Math Wars: Jesus v UMC?

As I’ve noted in previous posts, the new buzzword in The United Methodist Church is “effectiveness.”  We apparently live close enough to Business Schools that we want tools and formulas by which such effectiveness can be measured (or perhaps we have just all  Good to Great).

Rather than being opposed to effectiveness (though Romans 5:8 seems to me a strong argument against to strict a focus on it), I would like to challenge some prevailing assumptions about it.

Let’s first look at effectiveness in terms of simple math. Who’s math is used to determine effectiveness?  Effectiveness for what?

Most things I read lately devise a variety of ways to say, basically, this: more people means more effective.  Big churches, especially the really big churches, are clearly more effective than the others. Right?

So, what do we do with Jesus, who, God Incarnate, Immanuel himself, three years into a mission (a church-plant?) had accumulated 12 leading followers, one of whom betrayed him at the opportune moment.  The other 11, as my brother Richard reminded me earlier this week, ran and hid as soon as Jesus faced trouble.

Sure, Jesus soon had a megachurch on his hands – 3,000 added their first day (Acts 2:41). But the whole death and resurrection thing makes Jesus’ particular model of ministry risky to reproduce.

Before anyone thinks or infers that I am number-averse; I am not.  The mission of The United Methodist Church is “to make disciples of Jesus Christ for the transformation of the world.”  The mere fact that disciples here is plural sides with, not against, emphasizing numbers.

What we have got to find meaningful ways to measure, however, is not butts-in-pews or dollars-donated or even professions of faith.  What we ought to be finding ways to measure is transformation of the world.

More than 2 years ago now Willow Creek in greater Chicago released results of  a self-study that shook the megachurch world.

The study shows that while Willow has been successfully meeting the spiritual needs of those who describe themselves as “exploring Christianity” or “growing in Christ,” it has been less successful at doing so with those who self-report as being “close to Christ” or “Christ-centered.” In fact, one-fourth of the last two groups say that they are either “stalled” in their spiritual growth and/or “dissatisfied” with the church.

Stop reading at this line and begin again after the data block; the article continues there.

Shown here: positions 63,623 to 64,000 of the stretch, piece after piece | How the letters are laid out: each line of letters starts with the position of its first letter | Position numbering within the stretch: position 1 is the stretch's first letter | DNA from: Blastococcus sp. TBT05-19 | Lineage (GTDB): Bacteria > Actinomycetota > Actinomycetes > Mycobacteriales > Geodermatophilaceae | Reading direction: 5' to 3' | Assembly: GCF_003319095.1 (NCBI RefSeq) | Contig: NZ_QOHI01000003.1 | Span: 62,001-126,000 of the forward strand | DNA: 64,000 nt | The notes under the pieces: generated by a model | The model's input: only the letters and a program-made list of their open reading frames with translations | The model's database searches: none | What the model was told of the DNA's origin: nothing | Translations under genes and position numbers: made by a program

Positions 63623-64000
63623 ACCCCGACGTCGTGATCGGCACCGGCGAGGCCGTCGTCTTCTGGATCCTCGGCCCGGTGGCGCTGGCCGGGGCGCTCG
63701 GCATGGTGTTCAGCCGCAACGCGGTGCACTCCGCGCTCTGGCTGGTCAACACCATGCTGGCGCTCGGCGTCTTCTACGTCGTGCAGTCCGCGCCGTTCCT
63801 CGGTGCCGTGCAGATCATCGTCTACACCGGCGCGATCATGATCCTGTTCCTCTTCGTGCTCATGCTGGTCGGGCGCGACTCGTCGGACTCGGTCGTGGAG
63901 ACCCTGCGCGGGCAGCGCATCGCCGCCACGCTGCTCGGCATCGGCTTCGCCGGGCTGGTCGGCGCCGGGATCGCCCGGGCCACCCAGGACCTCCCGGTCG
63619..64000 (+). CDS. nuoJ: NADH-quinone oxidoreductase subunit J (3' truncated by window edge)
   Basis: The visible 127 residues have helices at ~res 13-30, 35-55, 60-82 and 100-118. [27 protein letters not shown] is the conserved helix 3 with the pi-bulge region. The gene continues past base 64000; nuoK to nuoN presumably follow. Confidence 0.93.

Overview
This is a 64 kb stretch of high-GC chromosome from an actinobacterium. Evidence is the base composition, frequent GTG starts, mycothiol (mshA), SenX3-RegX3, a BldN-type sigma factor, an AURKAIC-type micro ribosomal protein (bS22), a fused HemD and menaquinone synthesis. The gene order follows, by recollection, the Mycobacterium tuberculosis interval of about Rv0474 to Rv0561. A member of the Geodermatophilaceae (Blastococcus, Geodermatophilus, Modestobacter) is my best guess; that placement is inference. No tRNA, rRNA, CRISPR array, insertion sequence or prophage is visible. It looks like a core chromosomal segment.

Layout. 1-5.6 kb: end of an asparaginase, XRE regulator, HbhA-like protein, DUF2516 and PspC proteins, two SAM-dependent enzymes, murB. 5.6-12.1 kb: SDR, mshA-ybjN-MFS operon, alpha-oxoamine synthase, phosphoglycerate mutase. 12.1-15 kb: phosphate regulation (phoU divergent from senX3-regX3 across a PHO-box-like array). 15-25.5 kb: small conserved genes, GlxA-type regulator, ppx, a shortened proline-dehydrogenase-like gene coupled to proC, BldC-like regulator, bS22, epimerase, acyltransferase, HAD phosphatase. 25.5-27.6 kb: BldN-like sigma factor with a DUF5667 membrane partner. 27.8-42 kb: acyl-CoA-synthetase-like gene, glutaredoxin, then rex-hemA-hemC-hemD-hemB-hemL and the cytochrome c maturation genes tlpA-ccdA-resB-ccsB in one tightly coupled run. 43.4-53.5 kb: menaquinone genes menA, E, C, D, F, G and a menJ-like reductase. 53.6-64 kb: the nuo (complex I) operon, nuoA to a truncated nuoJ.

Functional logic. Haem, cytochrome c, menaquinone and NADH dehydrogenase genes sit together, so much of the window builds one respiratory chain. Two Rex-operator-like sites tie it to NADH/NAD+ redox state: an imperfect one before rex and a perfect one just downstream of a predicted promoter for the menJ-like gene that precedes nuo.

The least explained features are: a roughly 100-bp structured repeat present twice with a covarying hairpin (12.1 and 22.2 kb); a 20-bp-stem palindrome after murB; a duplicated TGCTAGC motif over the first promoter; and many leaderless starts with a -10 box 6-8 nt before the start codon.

Great at getting people in the door of the church, both physically and spiritually, but falling short on the transformation part.

As we pursue effectiveness in ministry, as we indeed move toward making disciples of Jesus Christ for the transformation of the world, let us continue to include death and resurrection in the math by which we measure.

5 thoughts on “Math Wars: Jesus v UMC?

  1. Kudos on making effectiveness and business model connection. I find that as a minister I am hit on all sides to be ‘effective’ but the fact of the matter is I do not want to be effective. For some reason in my brain effective is equated with being efficient and both of those ideas are not things I associate with God.

    I am not sure God is very effective. If God were effective then the 40 years of wandering would not have happened as people would have ‘gotten it’. Jesus would not have to be killed as people would have ‘gotten it’. And so on and so on. I am not sure God is very effective.

    Additionally I am not sure God is very efficient. If Grace is passed out by efficiencies then the parable of the Prodigal Son makes no sense as well as the parables of the lost sheep and coin. And so on and so on.

    While I am unsure God is effective or efficient I do know that God is meaningful. When I experience God (regardless how) it is always meaningful. It is rarely effective at capturing others and it is rarely efficient – but it is always meaningful.

    What would it be like to stop working toward effectiveness and embrace a meaningful call?

  2. Steve,

    Very insightful! Are you the same guy I knew at Asbury???

    I so agree with everything you have written in this blog. I think many pastors and most UMC church-goers have fallen into the “bigger must be better” thinking. I susbscribed to OUTREACH Magazine, but have let it go because they (and other trade publications) seem to perpetuate that te mega-church is the effective church and the small and mid-sized churches are ineffective.

    That said, let’s talk about ineffective pastors…


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